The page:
geography of Rumi’s wisdom

Out beyond ideas of wrongdoing and rightdoing,
there is a field. I’ll meet you there.

When the soul lies down in that grass,
the world is too full to talk about.
Ideas, language, even the phrase “each other” doesn’t make any sense.

mevlana jelaluddin rumi – 13th century

This week we studied Rumi. This 13th-century Persian poet, jurist, theologian, and Sufi mystic wrote work that transcends his time to resonate with wisdom in readers, thinkers, seekers, feelers. As we read, we felt this: each word dropped into the space between us and created the field of which he speaks. Our discussion centered on where that field is, what it is, where we can live in the possibility of peace.

As communities, we create the structures of space and time that dictate how we live our lives. This is apparent in the extreme in prison. Everything is simplified and restricted: clothing, food, rooms, time, communication. How can peace or expression exist without the freedom of this field, an imagined sun or tall grasses, distance from the physical boundaries surround us?

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ocean of mercy

Swimming in the Rain, Camilla Massu

Swimming in the Rain, Camilla Massu

When life seems circuitous, random and potentially unpredictable, I remember this invocation by TD, one of our very first writinginsideVT participants.

(She’s still in the writing circle, soon to be released from prison.)

I reach for her words “I Am Here” as a kind of personal salve. Her’s is a prayer of surrender to a loving God, the Divine, or whatever that loving/living Presence is for you.

“I Am Here” is featured prominently in our book-to-be, Hear Me, See Me: Incarcerated Women Write, coming out in September.  I was reminded of the piece this week, reviewing the book’s proofs prior to publication.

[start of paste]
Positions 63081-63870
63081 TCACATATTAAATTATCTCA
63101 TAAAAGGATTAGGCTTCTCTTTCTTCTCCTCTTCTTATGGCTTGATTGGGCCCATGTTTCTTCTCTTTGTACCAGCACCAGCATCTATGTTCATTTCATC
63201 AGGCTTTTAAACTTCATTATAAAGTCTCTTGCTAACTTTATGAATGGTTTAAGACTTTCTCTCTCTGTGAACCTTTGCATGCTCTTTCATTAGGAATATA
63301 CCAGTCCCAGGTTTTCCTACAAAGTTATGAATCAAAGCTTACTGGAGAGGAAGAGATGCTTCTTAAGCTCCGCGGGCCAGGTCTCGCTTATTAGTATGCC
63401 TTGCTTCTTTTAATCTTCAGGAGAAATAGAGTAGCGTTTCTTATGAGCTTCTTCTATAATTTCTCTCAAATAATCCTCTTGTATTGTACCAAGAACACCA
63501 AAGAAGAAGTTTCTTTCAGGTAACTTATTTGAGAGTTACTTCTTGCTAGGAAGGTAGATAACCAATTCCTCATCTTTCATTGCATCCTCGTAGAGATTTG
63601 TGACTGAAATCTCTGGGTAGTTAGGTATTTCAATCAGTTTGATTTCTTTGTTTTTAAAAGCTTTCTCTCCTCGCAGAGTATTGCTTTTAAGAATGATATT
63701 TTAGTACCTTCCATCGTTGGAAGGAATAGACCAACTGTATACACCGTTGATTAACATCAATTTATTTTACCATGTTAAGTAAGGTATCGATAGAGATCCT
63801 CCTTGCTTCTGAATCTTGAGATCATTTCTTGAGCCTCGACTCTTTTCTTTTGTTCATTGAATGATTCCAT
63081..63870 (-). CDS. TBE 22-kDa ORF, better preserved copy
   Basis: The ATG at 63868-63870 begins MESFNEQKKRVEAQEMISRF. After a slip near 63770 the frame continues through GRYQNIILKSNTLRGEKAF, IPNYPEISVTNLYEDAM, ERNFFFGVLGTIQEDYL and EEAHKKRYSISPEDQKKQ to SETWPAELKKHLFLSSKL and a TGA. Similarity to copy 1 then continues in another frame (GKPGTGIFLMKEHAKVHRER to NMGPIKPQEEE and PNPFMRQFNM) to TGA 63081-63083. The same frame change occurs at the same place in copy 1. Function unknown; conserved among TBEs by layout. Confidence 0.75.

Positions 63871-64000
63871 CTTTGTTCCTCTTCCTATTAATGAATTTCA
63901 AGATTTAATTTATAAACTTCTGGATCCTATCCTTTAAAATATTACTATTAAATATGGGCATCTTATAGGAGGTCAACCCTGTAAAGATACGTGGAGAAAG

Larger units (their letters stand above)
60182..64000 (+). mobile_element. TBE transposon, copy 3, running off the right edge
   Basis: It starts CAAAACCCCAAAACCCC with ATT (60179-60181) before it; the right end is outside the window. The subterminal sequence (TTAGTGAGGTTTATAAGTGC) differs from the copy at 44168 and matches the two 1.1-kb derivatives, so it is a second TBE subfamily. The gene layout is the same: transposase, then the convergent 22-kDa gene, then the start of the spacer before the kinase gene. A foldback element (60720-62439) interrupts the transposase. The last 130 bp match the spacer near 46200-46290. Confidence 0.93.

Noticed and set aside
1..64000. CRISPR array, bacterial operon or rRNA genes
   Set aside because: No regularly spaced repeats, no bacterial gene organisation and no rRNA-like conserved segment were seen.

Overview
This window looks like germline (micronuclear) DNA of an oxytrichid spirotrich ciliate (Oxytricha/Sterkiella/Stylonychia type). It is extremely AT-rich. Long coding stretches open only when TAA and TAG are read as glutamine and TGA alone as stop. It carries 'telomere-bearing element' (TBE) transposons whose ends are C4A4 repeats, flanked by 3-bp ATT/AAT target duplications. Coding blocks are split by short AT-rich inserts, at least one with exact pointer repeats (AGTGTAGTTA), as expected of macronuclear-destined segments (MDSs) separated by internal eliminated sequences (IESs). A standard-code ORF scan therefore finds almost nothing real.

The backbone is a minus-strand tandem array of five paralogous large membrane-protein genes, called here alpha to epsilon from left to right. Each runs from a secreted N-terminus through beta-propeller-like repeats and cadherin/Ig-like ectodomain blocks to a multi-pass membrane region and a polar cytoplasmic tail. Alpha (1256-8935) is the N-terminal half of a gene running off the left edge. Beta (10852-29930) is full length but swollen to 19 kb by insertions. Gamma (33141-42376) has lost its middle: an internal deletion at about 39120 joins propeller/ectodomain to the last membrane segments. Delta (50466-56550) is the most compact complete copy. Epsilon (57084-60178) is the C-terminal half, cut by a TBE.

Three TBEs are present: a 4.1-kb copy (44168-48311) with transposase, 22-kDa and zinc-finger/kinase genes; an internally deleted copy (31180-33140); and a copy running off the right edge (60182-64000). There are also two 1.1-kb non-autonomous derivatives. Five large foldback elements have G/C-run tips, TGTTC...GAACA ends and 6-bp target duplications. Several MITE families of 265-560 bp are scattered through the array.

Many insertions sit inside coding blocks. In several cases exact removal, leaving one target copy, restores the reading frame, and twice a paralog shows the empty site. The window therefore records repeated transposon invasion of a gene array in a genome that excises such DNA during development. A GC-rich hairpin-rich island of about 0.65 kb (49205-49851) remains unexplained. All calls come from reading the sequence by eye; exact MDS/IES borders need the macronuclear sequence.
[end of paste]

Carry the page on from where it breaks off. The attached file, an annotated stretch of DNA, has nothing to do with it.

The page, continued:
Reading it again brought me peace, a sense of being held, a reduction in my personal fear factor.

The job that didn’t materialize for me last week, the sense of isolation that pervaded my day today, and the waywardness of my life direction as of late–all seemed to fade as these words spread over me like an ocean of mercy.  May they bring you comfort as well.


God is an ocean of mercy . . . Collapse into God’s arms and you’ll weep like a child.” —Rumi

It is me, your daughter.
I am here, in your light.
Your grace has given me many blessings.
It is me whom you loved,
no matter the number of my faults.  Continue reading

calling upon her God

Cupid & Psyche
by Antonio Canova

Brave souls, all, agreed to write this week about their personal connections to God (or the Divine).  We utilized the open-hearted poetry of Rumi to get us started.  TD moved many of us with the prayerful invocation she penned, calling upon God for mercy in healing her cocaine addiction.  She utilized the prompt, “God is an ocean of mercy….Collapse into God’s arms and you’ll weep like a child.”   Read on.

It is me, your daughter.

I am here, I am in your light.

Your grace has given me many blessings.

It is me whom you loved,

no matter the number of my faults.

I am here, broken before you,

ready to receive your glory.

I have taken many paths in this life,

and it has taught me not to fear you,

for you gave me breath,

you gave me life,

and through these many circumstances,

you let me live.

I am of love and have been forgiven.

Please, show me what it is

you want from me.

I am at your mercy,

I am on bended knee,

asking for you to hold me,

comfort me from the world.

Show me how to control my fear

of the world.

Give me the strength, the power

to rise from the bondage of my addiction. Continue reading